Written by Jeffrey Dreisbach, Casting Partner, McCorkle Casting LTD
As the “CEO” of your own company, making the right investments is a good business strategy. After all, you’ve probably spent time, money, and energy into your development as an actor already. Growing your “acting business” is the logical next step. This is where I see newbie actors making less than perfect decisions for themselves. The thinking goes something like this, “I’ve already had an acting class, had new pictures taken and now I am ready to be professional”. While it may seem reasonable to think this way, there is a vital component that is missing. That is, accounting for ongoing education in your plans. You see, I believe the actor must always improve their skills with classes, workshops, seminars, and any other method of “talent investment”. Incorporating ongoing education into your business plan is critically important. Let’s look at some ways this strategy can help you with your career goals.
- Learning something new. Specific new performance skills are a great way to gain more confidence and add versatility to your resume. If you’ve had classes or training in theatre, perhaps a film and television class is warranted. If you’ve had classes in improvisation, now might be a good time to take a commercial acting audition class. If you’ve spent time (and money) in a monologue class, scene study is a great next step. Knowing what areas need improvement and what next step to take makes sense for you and is the best way to keep you moving forward.
- Making you more marketable. When you embrace ongoing education, the investment you are making provides increased opportunities. This happens in many ways. First, you will be networking with new teachers, meeting new actors, and growing your talent at the same time. Second, you become ready with the skills to embrace every new experience. Finally, the satisfaction of accomplishing a new skill is a mood changer, for the better. It just makes sense if you know more, you can do more.
- Work begets work. What I mean is that when actors are acting, whether in a class or performing a job, new opportunities always seem to reveal themselves. The universe seems to move you into the next right thing when you are making an effort. (Not trying to get too “woo-woo” here). The investment you make in classes, workshops or seminars will move you into a new arena of professionalism internally and with the outside world. I’ve seen it happen too many times with others and in my own life.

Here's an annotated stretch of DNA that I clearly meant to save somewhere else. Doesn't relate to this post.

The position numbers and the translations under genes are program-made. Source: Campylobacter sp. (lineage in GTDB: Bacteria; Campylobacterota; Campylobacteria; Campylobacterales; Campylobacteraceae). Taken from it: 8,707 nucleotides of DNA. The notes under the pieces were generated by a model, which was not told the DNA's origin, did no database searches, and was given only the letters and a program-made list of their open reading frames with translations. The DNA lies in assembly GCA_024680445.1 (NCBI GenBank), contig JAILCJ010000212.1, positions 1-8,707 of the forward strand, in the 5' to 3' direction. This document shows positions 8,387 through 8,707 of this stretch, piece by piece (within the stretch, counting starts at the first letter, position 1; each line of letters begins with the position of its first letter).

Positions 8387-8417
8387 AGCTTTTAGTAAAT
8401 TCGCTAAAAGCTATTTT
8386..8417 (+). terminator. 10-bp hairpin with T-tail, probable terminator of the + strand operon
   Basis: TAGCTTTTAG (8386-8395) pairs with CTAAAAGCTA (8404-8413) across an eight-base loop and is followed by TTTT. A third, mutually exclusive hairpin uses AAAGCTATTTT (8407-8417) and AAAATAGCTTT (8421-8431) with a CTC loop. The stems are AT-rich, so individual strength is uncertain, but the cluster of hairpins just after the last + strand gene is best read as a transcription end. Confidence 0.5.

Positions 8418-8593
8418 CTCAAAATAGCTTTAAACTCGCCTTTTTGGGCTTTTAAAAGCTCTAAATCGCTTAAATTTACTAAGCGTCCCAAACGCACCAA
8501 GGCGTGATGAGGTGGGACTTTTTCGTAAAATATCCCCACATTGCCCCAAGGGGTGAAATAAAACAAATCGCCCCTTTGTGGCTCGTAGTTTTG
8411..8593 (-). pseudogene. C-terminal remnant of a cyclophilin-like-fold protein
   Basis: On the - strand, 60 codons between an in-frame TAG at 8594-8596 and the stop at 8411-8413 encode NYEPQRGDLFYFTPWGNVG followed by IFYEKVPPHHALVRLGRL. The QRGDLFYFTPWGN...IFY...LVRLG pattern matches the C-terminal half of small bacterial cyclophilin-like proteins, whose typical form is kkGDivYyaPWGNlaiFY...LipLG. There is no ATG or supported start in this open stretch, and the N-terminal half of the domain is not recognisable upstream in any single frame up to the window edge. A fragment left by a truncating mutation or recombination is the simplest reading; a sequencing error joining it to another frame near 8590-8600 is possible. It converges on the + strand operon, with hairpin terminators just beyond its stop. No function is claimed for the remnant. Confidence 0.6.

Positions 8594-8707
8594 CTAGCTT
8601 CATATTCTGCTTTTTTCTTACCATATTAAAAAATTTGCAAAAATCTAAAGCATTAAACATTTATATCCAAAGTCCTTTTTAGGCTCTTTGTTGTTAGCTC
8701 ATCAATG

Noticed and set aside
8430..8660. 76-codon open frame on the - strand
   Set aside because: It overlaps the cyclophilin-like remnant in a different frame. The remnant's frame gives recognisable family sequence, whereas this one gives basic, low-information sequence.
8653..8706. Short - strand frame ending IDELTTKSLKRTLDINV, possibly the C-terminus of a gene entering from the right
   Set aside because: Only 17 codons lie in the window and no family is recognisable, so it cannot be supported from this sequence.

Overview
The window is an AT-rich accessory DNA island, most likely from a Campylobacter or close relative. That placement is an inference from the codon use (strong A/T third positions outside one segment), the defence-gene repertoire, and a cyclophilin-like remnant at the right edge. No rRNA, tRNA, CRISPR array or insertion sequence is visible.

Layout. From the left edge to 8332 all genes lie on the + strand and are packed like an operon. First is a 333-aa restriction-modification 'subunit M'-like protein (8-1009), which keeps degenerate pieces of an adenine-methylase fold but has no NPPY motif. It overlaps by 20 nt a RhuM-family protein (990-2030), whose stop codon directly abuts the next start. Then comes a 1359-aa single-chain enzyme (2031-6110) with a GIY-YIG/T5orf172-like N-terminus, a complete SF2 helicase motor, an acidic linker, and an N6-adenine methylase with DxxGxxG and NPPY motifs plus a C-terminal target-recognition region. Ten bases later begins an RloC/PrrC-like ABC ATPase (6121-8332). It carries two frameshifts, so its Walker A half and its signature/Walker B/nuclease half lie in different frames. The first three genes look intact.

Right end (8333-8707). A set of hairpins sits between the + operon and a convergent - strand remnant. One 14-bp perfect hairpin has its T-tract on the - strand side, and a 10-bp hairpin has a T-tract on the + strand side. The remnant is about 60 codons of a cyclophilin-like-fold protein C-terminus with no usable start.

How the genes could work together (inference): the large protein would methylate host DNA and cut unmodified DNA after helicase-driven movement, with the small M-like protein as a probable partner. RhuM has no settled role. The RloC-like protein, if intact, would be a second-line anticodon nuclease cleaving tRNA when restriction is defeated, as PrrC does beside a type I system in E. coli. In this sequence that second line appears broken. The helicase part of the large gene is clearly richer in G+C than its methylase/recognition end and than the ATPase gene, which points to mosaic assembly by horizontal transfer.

With this new understanding in place, here are some specific way to find ongoing education opportunities.
- Start locally. Are there classes in your area that interest you? Is there a community college or university that has some classes you can take? We are so blessed that there are literally hundreds of training courses, seminars and workshops that are happening every day in New York. First, determine what works for you and then check them out.
- Don’t spend too much money. There is nothing worse than feeling like you made a financial commitment to a class only to find out it wasn’t what you thought. Do your research. There are many free or low-cost alternatives you should investigate before you make a higher priced investment. Perhaps you could audit a session before committing. Don’t be afraid to ask. (I will say that if you are unable to audit a class, it may be because a policy is in place to provide a safe working environment for the enrolled actors).
- Reach out to others. Referrals are the single best way to find out about teachers, casting directors who teach, industry professionals offering a seminar. Make it known that you are looking for new training opportunities in your social media postings. You will be amazed at how many folks want to tell you about a new workshop or training session.
- Connect with professionals. I am not trying to be self-serving here. Really. But taking a 3 or 4 session class with a casting director, agent, manager or director (who are currently working) is, by far, the best way to gain industry attention. Even if the instructor does not, “bring you in”, you will have still gained insight and experience because of who they are in the business. It also humanizes industry folks who may seem intimidating or unreachable. After all, we are all trying to make a better creative environment to do our best work.
Well, there you have it. There is a case to be made for making classes, workshops, and seminars part of your acting investment strategy. It is as important as finding an agent, having great pictures and attending auditions. I also know that it can be a burden to make this kind of investment. After all, financially speaking, it can be a strain. I completely understand. I also know that with careful planning, strategic decision making and diligent research, it will be well worth it as your career makes positive steps forward.
Jeffrey Dreisbach, Casting Partner, McCorkle Casting LTD